Have More than One Landing Page – If you’re doing more than one campaign then ideally you need a landing page for each campaign. Again, it comes down to visitors being interested in an aspect of your ad. It might be the offer you’re making or looking for a item. Think of it like a department store. A person comes in looking for shoes, but finds your shoes are spread out among shirts, as well. And the salesman talks to you about shirts, as well as shoes. Since you’re only interested in shoes, he’s distracting you from what you want to buy. And will likely lose the sale.
If you offer different products or services or items that appeal to different groups, then have landing pages that address each of these on their own.
Studies show that businesses that have at least 10 landing pages see a 55% increase in leads.
Have A Strong Headline That Relates To Your Ad – Now that you have a landing for each campaign, make sure the message of the ad is reinforced immediately by the headline on the page. Keep it simple and concise and on target. It should relate to whatever offer or call to action you included in your ad. Be consistent in your messaging from your ad to your page.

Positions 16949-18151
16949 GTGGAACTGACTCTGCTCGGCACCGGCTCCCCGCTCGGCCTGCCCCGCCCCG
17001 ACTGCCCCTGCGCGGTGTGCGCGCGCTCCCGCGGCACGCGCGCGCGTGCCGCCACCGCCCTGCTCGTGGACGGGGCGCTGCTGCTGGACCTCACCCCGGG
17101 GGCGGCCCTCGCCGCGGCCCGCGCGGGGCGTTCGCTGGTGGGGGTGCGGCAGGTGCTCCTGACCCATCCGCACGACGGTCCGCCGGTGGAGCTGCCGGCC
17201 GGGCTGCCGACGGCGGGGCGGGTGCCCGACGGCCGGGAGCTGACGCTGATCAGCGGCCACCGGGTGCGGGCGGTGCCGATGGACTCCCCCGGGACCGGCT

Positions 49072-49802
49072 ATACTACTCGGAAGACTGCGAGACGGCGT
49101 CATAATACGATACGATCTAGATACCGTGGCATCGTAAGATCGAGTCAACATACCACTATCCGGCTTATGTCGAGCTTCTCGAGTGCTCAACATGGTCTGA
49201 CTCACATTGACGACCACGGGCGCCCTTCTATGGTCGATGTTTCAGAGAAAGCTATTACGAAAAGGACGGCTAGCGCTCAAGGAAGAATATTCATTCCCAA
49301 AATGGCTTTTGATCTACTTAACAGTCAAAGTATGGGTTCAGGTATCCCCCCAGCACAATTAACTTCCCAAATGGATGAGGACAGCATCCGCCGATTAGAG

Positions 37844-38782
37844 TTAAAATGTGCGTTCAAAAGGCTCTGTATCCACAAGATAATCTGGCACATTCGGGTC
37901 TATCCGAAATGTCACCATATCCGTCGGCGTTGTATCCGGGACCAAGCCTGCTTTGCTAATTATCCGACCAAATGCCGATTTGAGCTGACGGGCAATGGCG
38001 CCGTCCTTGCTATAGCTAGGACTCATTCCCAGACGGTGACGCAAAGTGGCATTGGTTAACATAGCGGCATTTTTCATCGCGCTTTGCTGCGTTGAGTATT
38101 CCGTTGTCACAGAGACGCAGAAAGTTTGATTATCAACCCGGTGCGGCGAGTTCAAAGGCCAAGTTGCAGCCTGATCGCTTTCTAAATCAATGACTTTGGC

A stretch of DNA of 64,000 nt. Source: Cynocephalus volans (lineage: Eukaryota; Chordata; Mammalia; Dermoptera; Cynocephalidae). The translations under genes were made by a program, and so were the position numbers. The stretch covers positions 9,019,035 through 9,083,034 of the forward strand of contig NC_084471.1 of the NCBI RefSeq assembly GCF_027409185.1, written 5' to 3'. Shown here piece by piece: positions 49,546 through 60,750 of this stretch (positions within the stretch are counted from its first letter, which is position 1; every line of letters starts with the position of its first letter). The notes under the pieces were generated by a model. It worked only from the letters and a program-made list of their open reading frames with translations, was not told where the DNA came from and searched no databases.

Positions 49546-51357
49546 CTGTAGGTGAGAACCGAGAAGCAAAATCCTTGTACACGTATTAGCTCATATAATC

This doesn't mean that if your AdWords headline was "Want to Lose Weight Fast?", don't simply repeat it on the landing page. Instead answer the question with something like "Our proven method to lose weight quickly."
Use a Subhead – This is where you can expand on the message of the ad and perhaps incorporate an offer related to it or have a call to action.
Have a Strong Call To Action – The goal of the landing page is to get the visitors to perform some sort of action – make a phone call, fill out a form, buy a product, etc. So, encourage them to do this with a strong call to action that they easily notice. This means bold it or incorporate it in a box whose colors make it stand out. So, they have no doubt what to do.